New OBR figures lay bare the challenge facing Brexit Britainby / October 10, 2017 / Leave a comment
Theresa May’s government is creating enough of its own bad news without any help from the Office for Budget Responsibility (OBR), created in 2010 to provide independent and authoritative analysis of the UK’s public finances. Yet in today’s “Forecast Evaluation Report,” the OBR has pretty much holed the Treasury and the government below the water line at a crucial time in the Brexit negotiations, and just weeks before the Budget.
For the last seven years, the OBR has continuously assumed that the UK’s disappointing productivity (output per hour worked) performance would revert to a pre-financial crisis trend of 2 per cent per annum over the medium-term. Ever hopeful, it anticipated that a rise of 1.5 per cent in 2016 heralded just such an outcome, but this proved to be a false dawn, and now the OBR has thrown in the towel. In its report, it says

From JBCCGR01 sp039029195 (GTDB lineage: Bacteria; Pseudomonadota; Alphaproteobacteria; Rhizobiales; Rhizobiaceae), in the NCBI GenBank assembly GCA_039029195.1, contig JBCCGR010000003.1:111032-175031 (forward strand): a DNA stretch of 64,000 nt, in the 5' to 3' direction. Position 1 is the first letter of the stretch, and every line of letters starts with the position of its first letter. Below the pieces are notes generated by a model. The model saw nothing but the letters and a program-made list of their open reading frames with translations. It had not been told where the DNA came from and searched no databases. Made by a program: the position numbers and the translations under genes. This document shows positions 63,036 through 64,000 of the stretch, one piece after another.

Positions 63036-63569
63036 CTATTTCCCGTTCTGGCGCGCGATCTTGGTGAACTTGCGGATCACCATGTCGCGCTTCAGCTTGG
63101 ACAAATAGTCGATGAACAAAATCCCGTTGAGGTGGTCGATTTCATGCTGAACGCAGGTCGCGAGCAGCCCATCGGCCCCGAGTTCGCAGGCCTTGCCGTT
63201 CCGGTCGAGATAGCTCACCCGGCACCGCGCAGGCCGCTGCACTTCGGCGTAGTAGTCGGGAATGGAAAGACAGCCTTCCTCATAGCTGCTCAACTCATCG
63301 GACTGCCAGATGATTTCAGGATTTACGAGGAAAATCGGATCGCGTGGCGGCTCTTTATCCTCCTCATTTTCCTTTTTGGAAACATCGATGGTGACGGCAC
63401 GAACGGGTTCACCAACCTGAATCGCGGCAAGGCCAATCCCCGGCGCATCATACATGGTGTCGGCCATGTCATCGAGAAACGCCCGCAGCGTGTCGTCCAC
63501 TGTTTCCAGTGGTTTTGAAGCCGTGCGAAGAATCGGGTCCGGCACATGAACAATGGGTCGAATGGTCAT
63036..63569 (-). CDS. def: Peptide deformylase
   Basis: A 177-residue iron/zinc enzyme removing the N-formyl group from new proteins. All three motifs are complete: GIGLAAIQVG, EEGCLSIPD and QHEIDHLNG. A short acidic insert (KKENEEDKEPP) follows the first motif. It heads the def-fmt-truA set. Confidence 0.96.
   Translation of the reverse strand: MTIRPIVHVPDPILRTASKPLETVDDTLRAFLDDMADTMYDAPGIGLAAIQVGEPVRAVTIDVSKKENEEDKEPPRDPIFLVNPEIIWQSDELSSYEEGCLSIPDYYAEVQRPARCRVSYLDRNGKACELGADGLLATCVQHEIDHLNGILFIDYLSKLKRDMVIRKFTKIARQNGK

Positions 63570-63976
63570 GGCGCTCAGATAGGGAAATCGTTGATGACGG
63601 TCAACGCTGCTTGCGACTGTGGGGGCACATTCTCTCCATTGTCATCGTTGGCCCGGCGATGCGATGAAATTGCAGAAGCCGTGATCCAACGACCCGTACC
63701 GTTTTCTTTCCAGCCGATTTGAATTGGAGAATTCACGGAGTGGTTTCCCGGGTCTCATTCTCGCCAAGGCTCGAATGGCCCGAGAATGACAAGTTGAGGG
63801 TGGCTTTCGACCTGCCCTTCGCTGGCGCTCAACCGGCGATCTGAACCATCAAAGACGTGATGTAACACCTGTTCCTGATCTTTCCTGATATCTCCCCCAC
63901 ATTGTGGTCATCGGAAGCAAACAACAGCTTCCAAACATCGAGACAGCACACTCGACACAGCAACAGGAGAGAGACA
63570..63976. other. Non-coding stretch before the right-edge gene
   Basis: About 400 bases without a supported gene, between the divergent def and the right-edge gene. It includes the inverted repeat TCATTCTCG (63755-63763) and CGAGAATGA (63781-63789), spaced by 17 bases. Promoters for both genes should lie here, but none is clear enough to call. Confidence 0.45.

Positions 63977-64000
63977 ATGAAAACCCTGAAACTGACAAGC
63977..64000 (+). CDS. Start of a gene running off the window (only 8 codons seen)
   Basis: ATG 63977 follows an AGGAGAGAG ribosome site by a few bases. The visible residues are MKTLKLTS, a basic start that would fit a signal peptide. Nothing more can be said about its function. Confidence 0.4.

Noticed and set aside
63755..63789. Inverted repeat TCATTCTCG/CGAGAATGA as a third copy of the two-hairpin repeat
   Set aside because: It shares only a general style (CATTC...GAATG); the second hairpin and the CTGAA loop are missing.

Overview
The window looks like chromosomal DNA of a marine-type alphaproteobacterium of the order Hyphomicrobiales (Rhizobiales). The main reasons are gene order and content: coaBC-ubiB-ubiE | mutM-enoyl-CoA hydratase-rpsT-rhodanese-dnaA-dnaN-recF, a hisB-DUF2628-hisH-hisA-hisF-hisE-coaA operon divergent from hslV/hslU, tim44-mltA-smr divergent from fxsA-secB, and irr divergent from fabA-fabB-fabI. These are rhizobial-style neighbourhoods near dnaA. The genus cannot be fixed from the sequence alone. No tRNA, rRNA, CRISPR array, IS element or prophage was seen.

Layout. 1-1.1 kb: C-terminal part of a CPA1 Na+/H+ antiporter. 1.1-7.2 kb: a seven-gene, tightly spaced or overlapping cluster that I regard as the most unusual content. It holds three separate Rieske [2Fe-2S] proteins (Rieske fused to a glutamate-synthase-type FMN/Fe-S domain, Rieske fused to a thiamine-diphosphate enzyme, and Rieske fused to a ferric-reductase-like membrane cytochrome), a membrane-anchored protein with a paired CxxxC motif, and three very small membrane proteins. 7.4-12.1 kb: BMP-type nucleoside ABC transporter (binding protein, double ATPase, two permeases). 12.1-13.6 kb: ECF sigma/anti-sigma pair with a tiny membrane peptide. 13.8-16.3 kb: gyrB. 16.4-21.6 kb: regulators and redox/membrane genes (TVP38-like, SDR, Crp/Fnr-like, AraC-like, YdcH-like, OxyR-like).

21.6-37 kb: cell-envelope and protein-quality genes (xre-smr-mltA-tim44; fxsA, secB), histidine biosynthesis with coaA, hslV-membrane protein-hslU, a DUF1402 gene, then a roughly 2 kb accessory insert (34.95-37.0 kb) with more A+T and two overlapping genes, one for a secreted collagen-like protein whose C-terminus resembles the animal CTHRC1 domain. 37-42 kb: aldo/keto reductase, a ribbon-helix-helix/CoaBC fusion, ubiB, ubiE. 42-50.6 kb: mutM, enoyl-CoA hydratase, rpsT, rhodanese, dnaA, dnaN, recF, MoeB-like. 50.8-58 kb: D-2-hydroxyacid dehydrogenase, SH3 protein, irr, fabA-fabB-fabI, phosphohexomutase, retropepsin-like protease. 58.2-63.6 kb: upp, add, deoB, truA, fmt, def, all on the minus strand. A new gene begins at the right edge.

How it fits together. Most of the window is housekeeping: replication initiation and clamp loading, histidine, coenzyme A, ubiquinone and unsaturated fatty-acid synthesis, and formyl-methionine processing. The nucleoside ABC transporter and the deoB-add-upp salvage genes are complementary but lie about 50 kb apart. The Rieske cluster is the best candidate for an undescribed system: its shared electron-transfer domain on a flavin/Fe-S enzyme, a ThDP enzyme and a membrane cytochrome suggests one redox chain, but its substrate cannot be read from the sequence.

“…it seems less plausible to assume that the factors holding back productivity growth will fade substantially over the forecast period. In light of this, we expect to revise down our assumption for average potential productivity growth significantly in our November forecast.”
We don’t know how much “significantly” will be, but this is not an area in which we wanted to hear bad news, for UK productivity has long been disappointing. According to data previously published by the ONS, it has hardly grown since 2014, and is barely higher than in 2010. In 2016, productivity levels were higher than in Japan and Canada, but over 15 per cent lower than in other G7 countries. Comparing the pre- and post-financial crisis trends, UK productivity was almost 16 per cent lower than it would otherwise have been, about twice as bad as for other G7 countries.
The latest news is bound to have a strong negative effect on the Chancellor’s best laid fiscal plans over the next few years—just when Brexit demands that the country’s finances are robust and in good order.